Do I sit back and wait or as jpkeates suggests, get in quick with the likes of a Part 36?
    It wasn't actually my suggestion, but I'd follow the advice and do exactly that - the tenant owes you rent, so you can use that debt as part of the settlement. An offer to settle might dissuade any no win no fee firm from taking the case, so it's probably worth it just for that.

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  • alice123
    replied
    I'm sorry you are in this situation , from what i have heard from someone these 'no win no fee' type of 'solicitors' take a massive chunk out of any claim for their own fees , which would leave your tenant with rather less money that he/she would have anticipated.

    One of the reasons why i have now sold up is i had some bad tenants in and i lost all my money

    please keep us updated

    Leave a comment:


  • llplug
    replied
    I can't seem to reason with tenants, seems intent on legal action which is bewildering.
    Does anyone know what these "no win, no fee" types actually take/make? Would I end up paying penalty + there legal fees?
    Do I sit back and wait or as jpkeates suggests, get in quick with the likes of a Part 36?

    Leave a comment:


  • theartfullodger
    replied
    Was this an old tenancy agreement rather than a current agreement from a reputable source, please?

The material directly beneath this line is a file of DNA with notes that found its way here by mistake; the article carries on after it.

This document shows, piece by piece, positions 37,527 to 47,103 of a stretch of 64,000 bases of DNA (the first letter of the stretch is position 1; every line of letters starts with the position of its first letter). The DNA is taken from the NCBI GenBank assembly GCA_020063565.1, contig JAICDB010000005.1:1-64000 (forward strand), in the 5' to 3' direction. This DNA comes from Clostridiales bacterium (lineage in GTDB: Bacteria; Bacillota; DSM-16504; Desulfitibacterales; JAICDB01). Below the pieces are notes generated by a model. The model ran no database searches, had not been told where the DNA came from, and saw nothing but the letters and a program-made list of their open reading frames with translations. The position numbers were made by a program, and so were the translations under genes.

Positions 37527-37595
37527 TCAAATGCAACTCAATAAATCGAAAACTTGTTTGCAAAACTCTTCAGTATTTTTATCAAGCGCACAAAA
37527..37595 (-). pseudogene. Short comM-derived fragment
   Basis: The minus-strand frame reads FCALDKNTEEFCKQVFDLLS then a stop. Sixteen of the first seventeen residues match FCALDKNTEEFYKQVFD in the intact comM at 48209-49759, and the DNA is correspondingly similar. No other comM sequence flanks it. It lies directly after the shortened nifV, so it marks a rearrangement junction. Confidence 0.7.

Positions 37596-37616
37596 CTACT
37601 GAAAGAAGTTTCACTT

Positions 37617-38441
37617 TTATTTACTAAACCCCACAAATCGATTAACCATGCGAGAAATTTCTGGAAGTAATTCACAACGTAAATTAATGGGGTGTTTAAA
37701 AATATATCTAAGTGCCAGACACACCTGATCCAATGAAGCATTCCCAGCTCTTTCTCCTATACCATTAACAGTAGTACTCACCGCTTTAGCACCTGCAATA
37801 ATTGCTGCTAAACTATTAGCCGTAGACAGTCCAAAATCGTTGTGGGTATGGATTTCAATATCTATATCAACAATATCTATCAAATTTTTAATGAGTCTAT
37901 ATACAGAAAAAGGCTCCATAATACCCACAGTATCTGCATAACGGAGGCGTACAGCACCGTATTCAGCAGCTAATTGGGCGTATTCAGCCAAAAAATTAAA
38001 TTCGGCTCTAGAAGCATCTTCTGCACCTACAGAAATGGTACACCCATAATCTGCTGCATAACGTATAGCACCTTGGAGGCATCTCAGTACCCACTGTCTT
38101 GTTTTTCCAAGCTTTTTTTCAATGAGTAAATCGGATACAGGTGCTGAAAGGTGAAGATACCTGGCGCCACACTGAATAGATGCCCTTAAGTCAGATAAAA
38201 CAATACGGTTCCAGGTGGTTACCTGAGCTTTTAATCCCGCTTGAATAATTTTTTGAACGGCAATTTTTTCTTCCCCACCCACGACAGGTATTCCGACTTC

If so, wonder what else is wrong ...

    Leave a comment:


  • islandgirl
    replied
    Originally posted by KTC View Post

    No, OP is still in the original tenancy. And probably still in the first four months anyway (assuming England).
    Thank you for the clarification. I think in this circumstance I would go for eviction as soon as they owe 2 months and take any penalty awarded to them on the chin. I could not stand to wait 7 months (though I see the logic)

    Leave a comment:


  • jpkeates
    replied
    Originally posted by llplug
    This is the original tenancy, 2.5 months into tenancy, they have said they intend following through with legal action and will withhold any rent until matter resolved.
    You can't stop them taking legal action.

    But nor can they withhold rent, which I would, politely, point out to them.
    Once they owe two month's rent, you can serve notice (under section 8, Housing Act) and they can be evicted.
    That notice can be issued regardless of the deposit failure - however, it is quite possible that, when the issue in court, the judge would award the penalty associated with the deposit failure and deduct the amount from the rent owed.

    So, tactically, it might be worth waiting until the tenant owes enough rent so that even if four times the value of the deposit is deducted, two month's rent is still owed. Which is likely to be about seven month's (or so)'s rent.
    Originally posted by llplug
    I was reading through tenancy agreement tenants had signed, guess this does not hold water, even though it doesn't mention a Deposit Scheme?

    Handling of the Deposit